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Experts studying herbs to treat COVID-19



Local experts are working on herbal remedies to treat COVID-19, Hu Yonghong, chairman of the International Association of Botanic Gardens’ Asian branch, told a meeting in Shanghai.

Experts from Shanghai Chenshan Botanical Garden are investigating the effectiveness of peony and Chinese skullcap in reducing inflammation in the lungs caused by COVID-19, Hu said at a talk on “The Power of Plants” at the garden.

By studying the genome sequencing of Chinese skullcap, experts have found how baicalein is formed in the plant, providing an important basis for artificial biosynthesis of this effective ingredient against COVID-19, Hu said.

“Now, over 90 percent of drugs are synthetic drugs. We don’t need to pick up so many wild plants. So, we have to put more effort into understanding why these herbs work,” he said.

Hu, also executive director of the garden, said botanical gardens not only showcase the beauty of plants but also work to integrate nature into the urban landscape.

“We select proper plants to grow in cities and make urban plants grow better,” he said. “However, most cities don’t have a plant-friendly environment.”

Currently, Chenshan is exploring the adoption of the “sponge city” concept, “vertical greenery” and other new methods to create urban green space, he said.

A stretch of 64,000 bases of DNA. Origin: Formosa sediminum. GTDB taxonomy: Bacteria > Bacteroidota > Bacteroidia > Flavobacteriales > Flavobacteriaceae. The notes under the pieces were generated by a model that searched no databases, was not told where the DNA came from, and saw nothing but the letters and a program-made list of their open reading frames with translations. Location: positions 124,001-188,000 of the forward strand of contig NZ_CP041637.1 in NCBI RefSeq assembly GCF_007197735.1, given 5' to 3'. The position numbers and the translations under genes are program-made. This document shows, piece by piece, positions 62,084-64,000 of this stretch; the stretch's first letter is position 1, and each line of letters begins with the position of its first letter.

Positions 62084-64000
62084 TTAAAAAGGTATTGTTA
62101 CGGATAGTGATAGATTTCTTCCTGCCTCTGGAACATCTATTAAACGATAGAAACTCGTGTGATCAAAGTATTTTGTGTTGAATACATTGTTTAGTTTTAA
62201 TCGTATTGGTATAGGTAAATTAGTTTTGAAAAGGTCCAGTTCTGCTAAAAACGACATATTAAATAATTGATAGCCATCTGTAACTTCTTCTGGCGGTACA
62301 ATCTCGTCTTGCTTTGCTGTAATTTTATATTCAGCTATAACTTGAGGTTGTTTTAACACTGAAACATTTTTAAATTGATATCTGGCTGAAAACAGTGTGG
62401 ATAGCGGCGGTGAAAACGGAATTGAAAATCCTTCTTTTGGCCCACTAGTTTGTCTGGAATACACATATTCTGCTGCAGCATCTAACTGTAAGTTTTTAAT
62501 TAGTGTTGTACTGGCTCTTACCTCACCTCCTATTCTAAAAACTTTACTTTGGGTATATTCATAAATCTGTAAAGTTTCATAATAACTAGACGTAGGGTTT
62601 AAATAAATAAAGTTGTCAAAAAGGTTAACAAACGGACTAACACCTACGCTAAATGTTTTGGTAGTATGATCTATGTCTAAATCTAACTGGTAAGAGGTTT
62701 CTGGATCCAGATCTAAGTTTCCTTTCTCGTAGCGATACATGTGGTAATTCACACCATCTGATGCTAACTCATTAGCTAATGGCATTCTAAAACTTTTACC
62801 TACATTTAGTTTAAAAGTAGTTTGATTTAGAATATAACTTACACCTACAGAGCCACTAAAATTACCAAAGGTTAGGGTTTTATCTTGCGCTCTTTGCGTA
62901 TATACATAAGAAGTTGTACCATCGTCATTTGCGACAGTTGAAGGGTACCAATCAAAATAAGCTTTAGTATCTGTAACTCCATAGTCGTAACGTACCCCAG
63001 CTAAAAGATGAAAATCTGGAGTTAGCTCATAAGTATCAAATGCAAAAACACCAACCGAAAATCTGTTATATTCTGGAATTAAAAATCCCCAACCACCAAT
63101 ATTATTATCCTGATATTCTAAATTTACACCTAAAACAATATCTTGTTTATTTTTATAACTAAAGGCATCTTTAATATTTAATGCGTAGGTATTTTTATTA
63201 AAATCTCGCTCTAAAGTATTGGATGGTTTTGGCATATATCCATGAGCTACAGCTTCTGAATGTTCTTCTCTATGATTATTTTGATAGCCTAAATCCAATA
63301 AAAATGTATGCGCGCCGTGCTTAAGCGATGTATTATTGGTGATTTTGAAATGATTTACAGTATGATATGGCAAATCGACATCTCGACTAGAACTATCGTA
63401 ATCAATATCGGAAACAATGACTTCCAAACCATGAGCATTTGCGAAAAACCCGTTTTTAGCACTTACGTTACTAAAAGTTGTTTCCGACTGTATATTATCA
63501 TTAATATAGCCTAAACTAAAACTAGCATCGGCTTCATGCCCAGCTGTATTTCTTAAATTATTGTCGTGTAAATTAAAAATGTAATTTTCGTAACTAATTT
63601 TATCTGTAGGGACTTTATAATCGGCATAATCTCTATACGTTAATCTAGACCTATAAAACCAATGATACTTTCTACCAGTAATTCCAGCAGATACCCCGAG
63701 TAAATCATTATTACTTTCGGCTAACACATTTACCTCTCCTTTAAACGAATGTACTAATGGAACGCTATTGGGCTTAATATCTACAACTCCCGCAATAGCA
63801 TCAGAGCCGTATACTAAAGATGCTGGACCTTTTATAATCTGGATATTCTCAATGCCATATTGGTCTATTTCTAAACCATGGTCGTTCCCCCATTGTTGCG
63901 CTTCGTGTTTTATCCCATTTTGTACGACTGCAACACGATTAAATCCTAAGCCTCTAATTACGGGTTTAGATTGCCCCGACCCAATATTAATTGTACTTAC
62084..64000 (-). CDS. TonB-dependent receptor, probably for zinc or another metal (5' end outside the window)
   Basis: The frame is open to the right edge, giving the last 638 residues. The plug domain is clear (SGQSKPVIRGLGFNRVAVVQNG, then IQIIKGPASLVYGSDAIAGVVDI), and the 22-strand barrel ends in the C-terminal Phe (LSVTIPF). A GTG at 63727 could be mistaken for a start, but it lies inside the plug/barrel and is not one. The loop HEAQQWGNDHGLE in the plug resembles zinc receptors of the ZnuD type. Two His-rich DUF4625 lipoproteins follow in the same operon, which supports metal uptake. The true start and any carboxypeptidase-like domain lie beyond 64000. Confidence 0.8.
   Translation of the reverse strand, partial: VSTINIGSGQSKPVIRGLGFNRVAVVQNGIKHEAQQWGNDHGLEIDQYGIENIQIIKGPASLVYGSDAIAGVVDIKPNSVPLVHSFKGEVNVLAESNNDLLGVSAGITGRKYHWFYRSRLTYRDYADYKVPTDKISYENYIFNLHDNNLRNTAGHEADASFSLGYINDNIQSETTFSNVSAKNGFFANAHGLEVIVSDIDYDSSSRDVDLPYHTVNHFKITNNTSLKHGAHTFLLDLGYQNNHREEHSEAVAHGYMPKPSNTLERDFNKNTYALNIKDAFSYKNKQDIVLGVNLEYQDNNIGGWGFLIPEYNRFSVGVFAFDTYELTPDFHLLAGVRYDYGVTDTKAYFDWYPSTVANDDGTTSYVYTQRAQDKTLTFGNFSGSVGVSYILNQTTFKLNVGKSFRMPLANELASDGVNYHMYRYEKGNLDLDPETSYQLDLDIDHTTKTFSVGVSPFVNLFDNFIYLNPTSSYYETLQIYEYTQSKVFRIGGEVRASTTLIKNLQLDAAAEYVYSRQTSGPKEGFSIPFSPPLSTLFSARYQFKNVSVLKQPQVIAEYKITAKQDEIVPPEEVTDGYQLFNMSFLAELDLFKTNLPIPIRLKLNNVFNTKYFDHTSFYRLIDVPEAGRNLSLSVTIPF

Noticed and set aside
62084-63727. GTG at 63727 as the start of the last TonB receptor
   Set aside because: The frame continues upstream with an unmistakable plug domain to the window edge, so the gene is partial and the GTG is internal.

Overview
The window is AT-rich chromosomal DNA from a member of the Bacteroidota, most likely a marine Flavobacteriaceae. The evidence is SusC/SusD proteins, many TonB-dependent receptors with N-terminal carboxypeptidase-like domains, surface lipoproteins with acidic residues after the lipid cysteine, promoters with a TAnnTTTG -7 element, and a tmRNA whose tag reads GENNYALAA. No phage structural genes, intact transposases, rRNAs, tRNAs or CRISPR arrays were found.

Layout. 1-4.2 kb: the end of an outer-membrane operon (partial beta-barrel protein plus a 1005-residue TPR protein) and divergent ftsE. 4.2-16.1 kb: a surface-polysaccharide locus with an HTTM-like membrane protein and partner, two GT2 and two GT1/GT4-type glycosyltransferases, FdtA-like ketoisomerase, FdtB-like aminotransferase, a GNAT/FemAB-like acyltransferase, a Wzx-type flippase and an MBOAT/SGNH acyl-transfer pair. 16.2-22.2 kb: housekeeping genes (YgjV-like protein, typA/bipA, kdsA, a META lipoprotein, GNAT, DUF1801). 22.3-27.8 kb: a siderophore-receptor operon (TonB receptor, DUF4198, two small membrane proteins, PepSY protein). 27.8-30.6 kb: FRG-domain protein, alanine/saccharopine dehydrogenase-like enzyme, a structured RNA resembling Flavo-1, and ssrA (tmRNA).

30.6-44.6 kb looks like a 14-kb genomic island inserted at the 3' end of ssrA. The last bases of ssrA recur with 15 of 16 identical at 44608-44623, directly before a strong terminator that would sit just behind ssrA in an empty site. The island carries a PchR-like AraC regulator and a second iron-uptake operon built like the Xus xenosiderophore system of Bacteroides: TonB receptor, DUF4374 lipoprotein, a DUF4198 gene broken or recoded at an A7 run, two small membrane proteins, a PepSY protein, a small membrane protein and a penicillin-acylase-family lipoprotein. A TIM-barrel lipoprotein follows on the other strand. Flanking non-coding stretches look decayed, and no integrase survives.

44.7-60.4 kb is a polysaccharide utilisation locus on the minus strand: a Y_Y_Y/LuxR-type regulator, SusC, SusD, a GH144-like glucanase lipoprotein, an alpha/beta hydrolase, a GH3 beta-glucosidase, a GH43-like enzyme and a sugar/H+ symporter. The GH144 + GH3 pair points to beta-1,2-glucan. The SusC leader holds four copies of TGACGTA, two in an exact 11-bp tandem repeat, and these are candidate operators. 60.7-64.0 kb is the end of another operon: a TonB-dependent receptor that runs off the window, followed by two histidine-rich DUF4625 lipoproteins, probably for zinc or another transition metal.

Botanist Paul Smith took part in the talk via a video link from his home in Wales. He told the audience that people couldn’t live without plants.

An estimate by the Food and Agriculture Organization of the United Nations showed that people now eat more than 30,000 plant varieties. However, 50 percent of calories come from just three — rice, wheat and corn, meaning that people’s food safety relies on very few plants, he said. He said Botanic Gardens Conservation International is working to foster more edible plants that can be cultivated.

Plants can be used to make machines and food, and can be used in biotechnology. There are around 400,000 plants in the world and every year 2,000 new species are reported.

The Botanic Gardens Conservation International keeps seeds of 120,000 plants, nearly 30 percent of the total and storage should be improved, he said.

COVID-19 has made people realized that people should cooperate with nature, he added.

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